Summit County: The magic composting box |

Summit County: The magic composting box

special to the daily
Summit County, CO Colorado
High Country Conservation Center

Dear Eartha: At a cocktail party last week, I heard about a composting ‘machine’ that fits under your countertop and produces finished compost in two weeks without any odor at all. It sounds too good to be true. Is it?

” Mary L., Breckenridge

Well, Mary, that sounds like my type of cocktail party! In my book, nothing goes better with wine and cheese than talk of rotting food and the resulting rich compost. A year ago, I may have answered with a resounding “yes, its too good to be true” and lectured about the dangers of relying on magic black boxes to fix our garbage problem.

But a few weeks ago, tagging along on an energy audit, I saw one of these wondrous machines with my own eyes. This sleek machine, made by Nature Mill, was conveniently placed inside a garage next to the recycling and trash cans ” a complete high-mountain waste-reduction system!

About as big as a small trash compactor or a large computer tower, this magic composting box was silent as it worked but spoke volumes for its ability. The homeowner proudly showed off her 30-gallon barrel of rich, dark compost ready to go for spring! Years of composting? Nope, just a winter season.

Always the skeptic of fairy-tale endings for our environmental problems, I assumed this machine drew enough power to run a 50-inch flat-screen TV. Trying not to sound like an eco-snob, I gently asked how this magic machine impacted their power bill.

Again to my surprise, I found out that this machine draws only 5 kilowatt-hours per month, or about 50 cents per month (perhaps comparable to a coffee maker that’s used regularly). It’s even Energy Star certified!

So let’s take a look at how this magic composting machine works. As many a bumper sticker will tell you, “compost happens” and its true ” compost happens on its own in nature. With air, moisture, some carbon (like paper or sawdust), some nitrogen (like food scraps or plant trimmings), maybe some heat and some of the ever present microbes and little bugs, biodegradation will simply occur.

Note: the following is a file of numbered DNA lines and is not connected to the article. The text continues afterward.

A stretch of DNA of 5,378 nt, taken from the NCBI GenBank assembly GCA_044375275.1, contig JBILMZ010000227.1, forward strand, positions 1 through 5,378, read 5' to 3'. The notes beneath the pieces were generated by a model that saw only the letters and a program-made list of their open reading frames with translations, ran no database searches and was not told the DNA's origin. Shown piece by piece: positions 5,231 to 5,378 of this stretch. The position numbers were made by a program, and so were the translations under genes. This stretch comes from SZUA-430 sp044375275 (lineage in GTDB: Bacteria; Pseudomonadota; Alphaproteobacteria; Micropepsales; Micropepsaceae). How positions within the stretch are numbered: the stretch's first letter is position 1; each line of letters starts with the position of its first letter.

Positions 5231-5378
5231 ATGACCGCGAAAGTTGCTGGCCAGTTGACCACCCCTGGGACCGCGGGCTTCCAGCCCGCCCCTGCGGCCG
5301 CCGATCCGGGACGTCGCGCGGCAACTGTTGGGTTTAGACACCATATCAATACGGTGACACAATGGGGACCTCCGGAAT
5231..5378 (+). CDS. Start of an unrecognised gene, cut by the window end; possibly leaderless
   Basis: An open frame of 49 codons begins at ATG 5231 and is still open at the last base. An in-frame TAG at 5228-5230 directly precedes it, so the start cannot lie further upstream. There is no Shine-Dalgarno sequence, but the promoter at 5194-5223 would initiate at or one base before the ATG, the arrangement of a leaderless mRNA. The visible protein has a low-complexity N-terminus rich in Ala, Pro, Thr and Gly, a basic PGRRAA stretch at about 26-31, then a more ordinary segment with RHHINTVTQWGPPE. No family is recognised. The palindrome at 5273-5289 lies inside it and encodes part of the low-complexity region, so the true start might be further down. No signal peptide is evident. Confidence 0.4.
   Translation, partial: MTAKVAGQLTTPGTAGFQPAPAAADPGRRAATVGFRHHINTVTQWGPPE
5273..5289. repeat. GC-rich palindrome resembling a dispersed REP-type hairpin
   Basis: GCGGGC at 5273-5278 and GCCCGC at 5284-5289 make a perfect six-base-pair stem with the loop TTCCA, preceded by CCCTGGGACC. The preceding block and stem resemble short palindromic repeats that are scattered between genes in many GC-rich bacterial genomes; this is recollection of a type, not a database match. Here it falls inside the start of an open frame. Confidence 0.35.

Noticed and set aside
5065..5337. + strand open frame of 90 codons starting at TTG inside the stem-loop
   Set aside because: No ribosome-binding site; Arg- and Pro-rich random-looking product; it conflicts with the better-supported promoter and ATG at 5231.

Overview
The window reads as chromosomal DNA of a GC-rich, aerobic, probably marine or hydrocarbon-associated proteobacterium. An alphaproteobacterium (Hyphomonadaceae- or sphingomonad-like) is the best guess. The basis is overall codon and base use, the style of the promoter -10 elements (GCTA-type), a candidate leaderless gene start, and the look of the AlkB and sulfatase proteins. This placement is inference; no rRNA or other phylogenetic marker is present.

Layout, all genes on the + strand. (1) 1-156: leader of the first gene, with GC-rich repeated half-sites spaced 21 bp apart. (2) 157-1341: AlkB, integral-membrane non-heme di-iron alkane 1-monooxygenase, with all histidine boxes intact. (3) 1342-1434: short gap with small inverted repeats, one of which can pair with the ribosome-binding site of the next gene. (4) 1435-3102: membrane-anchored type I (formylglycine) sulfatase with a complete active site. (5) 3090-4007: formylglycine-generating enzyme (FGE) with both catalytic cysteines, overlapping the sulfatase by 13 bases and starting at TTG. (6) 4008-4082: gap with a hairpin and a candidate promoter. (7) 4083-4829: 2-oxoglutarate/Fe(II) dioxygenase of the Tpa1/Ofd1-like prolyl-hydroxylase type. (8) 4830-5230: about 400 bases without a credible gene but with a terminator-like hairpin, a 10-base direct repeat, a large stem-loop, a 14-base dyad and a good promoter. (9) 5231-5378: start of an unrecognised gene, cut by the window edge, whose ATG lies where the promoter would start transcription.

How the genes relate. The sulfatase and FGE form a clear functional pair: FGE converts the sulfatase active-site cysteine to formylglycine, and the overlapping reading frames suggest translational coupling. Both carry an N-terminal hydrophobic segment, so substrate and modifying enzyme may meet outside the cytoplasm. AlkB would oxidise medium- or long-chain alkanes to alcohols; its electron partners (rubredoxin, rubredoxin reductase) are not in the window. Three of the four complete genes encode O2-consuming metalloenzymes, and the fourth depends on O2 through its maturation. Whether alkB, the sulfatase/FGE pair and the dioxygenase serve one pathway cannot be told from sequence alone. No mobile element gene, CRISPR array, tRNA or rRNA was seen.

The Nature Mill machine takes all of those necessary ingredients and makes them happen under your cabinet ” or in your garage, as our friends in the Wellington Neighborhood have shown us. Using a dual-chamber system, the machine slowly mixes air and moisture into your pile of food scraps. Using heat to speed up the process and keep it active, the perfect conditions for composting occur. In about two weeks, the finished material drops to the bottom chamber where it’s ready to be emptied.

Because the Nature Mill composter uses constant aeration (mixing with air) and heat controls to create the ideal climate for composting to happen, you can even put dairy products, egg shells, meat and fish in the bin. It does come with some “starter” granules to kick start the process and replaceable filters, so there is some maintenance required to achieve these results.

Ah, but what about the smell? Well, honestly, I wouldn’t say there was zero odor emitted from this magic composting machine as some of the advertising claims say. There was a slight scent of earthiness, but nothing like the rancid eye-watering smell of a compost bin gone bad or the tell-tale sulfur odor of an anaerobic compost pile.

Having used a worm-bin, or vermicomposting, for my indoor wintertime composting needs, I have to say another winning feature of this device was the lack of fruit flies flying around. With the “hot” composting action of this magic machine, the ubiquitous fruit flies have no chance to work their amazing reproductive skills.

Overall, the Nature Mill composter is a great solution to year-round composting in our cold mountain environment. And it almost does seem like a magic black (or silver or white or whatever color you choose) box. The composting process literally eats (or more correctly, converts into water vapor) 70 percent of the volume of material that you put in there!

When you think that most of our household garbage is in fact compostable (some estimates say 70 percent or more), the $300 or so that it costs to purchase this mechanized composter seems well worth it. For more information on this magic composter or to find out how to purchase one, check out

Eartha Steward is written by Carly Wier, Jennifer Santry, Heather Dodd Christie, and Susie Nothnagel,

consultants on all things eco and chic at the High Country Conservation Center, a nonprofit 501(c)3 organization

dedicated to waste reduction and resource conservation in our mountain community. Eartha believes that you can walk gently on our planet, even if you’re wearing stylish shoes. Submit questions to Eartha at eartha@high or to High Country Conservation Center, P.O. Box 4506, Frisco, CO 80443.

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